Though it is true that different classes all implement their own write() method so you could create a blocking write which waits to see if there is any error in sending. But it would have to be a blocking function. It couldn’t just be loading a buffer for an interrupt like Serial or Wire.

And just for completeness since Serial was the actual topic in the OP...

From HardwareSerial.cpp :

size_t HardwareSerial::write(uint8_t c)
{
  _written = true;
  // If the buffer and the data register is empty, just write the byte
  // to the data register and be done. This shortcut helps
  // significantly improve the effective datarate at high (>
  // 500kbit/s) bitrates, where interrupt overhead becomes a slowdown.
  if (_tx_buffer_head == _tx_buffer_tail && bit_is_set(*_ucsra, UDRE0)) {
    *_udr = c;
    sbi(*_ucsra, TXC0);
    return 1;
  }
  tx_buffer_index_t i = (_tx_buffer_head + 1) % SERIAL_TX_BUFFER_SIZE;
	
  // If the output buffer is full, there's nothing for it other than to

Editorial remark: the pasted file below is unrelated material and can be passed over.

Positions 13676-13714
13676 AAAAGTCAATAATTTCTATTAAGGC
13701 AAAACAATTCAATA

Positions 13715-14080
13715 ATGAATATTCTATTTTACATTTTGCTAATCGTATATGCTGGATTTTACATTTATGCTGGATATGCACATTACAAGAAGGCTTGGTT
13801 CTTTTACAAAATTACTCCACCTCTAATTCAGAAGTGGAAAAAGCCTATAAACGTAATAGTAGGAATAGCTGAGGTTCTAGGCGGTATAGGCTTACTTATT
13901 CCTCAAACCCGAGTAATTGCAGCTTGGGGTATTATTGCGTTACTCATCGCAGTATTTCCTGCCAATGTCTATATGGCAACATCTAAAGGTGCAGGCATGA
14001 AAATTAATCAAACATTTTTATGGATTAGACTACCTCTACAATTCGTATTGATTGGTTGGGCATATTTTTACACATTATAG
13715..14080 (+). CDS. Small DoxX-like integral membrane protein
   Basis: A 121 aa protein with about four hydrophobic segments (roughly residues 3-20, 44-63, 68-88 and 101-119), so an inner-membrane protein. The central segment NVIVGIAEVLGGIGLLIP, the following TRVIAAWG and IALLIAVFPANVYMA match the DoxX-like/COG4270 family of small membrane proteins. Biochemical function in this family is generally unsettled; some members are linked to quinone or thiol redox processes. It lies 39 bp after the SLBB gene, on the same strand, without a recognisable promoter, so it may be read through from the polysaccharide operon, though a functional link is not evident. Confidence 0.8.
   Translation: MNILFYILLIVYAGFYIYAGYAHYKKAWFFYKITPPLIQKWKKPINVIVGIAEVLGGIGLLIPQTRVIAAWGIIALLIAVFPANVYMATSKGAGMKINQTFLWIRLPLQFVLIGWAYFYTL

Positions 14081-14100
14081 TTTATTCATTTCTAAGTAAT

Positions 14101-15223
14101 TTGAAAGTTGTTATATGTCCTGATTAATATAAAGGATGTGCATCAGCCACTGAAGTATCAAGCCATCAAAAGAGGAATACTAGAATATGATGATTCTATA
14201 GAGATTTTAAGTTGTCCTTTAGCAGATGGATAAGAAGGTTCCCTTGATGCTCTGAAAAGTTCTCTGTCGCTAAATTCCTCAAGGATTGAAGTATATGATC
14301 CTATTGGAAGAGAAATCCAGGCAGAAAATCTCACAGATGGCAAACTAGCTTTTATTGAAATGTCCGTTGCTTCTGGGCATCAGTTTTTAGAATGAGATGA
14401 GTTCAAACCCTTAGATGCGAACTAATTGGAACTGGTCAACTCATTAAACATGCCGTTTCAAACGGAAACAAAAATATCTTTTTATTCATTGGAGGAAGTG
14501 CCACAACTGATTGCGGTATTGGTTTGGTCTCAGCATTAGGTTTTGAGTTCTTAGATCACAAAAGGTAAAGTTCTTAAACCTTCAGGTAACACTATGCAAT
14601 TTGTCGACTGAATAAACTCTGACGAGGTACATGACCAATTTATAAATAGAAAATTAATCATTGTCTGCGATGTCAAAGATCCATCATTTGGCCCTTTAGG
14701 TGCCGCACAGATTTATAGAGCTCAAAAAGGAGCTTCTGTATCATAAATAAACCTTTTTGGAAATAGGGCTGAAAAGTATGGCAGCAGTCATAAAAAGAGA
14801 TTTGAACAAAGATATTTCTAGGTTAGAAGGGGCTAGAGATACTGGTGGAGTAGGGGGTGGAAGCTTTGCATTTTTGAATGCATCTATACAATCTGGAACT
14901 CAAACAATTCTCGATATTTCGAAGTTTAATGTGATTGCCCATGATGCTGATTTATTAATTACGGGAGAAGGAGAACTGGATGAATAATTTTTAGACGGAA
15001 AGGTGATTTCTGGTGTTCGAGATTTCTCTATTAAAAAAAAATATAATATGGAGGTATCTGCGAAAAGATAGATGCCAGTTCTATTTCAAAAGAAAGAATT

// wait for the interrupt handler to empty it a bit
  while (i == _tx_buffer_tail) {
    if (bit_is_clear(SREG, SREG_I)) {
      // Interrupts are disabled, so we'll have to poll the data
      // register empty flag ourselves. If it is set, pretend an
      // interrupt has happened and call the handler to free up
      // space for us.
      if(bit_is_set(*_ucsra, UDRE0))
	_tx_udr_empty_irq();
    } else {
      // nop, the interrupt handler will free up space for us
    }
  }

  _tx_buffer[_tx_buffer_head] = c;
  _tx_buffer_head = i;
	
  sbi(*_ucsrb, UDRIE0);
  
  return 1;
}

And we can see at the end there it just returns 1 for write no matter what. And then from Print.cpp :

size_t Print::write(const uint8_t *buffer, size_t size)
{
  size_t n = 0;
  while (size--) {
    if (write(*buffer++)) n++;
    else break;
  }
  return n;
}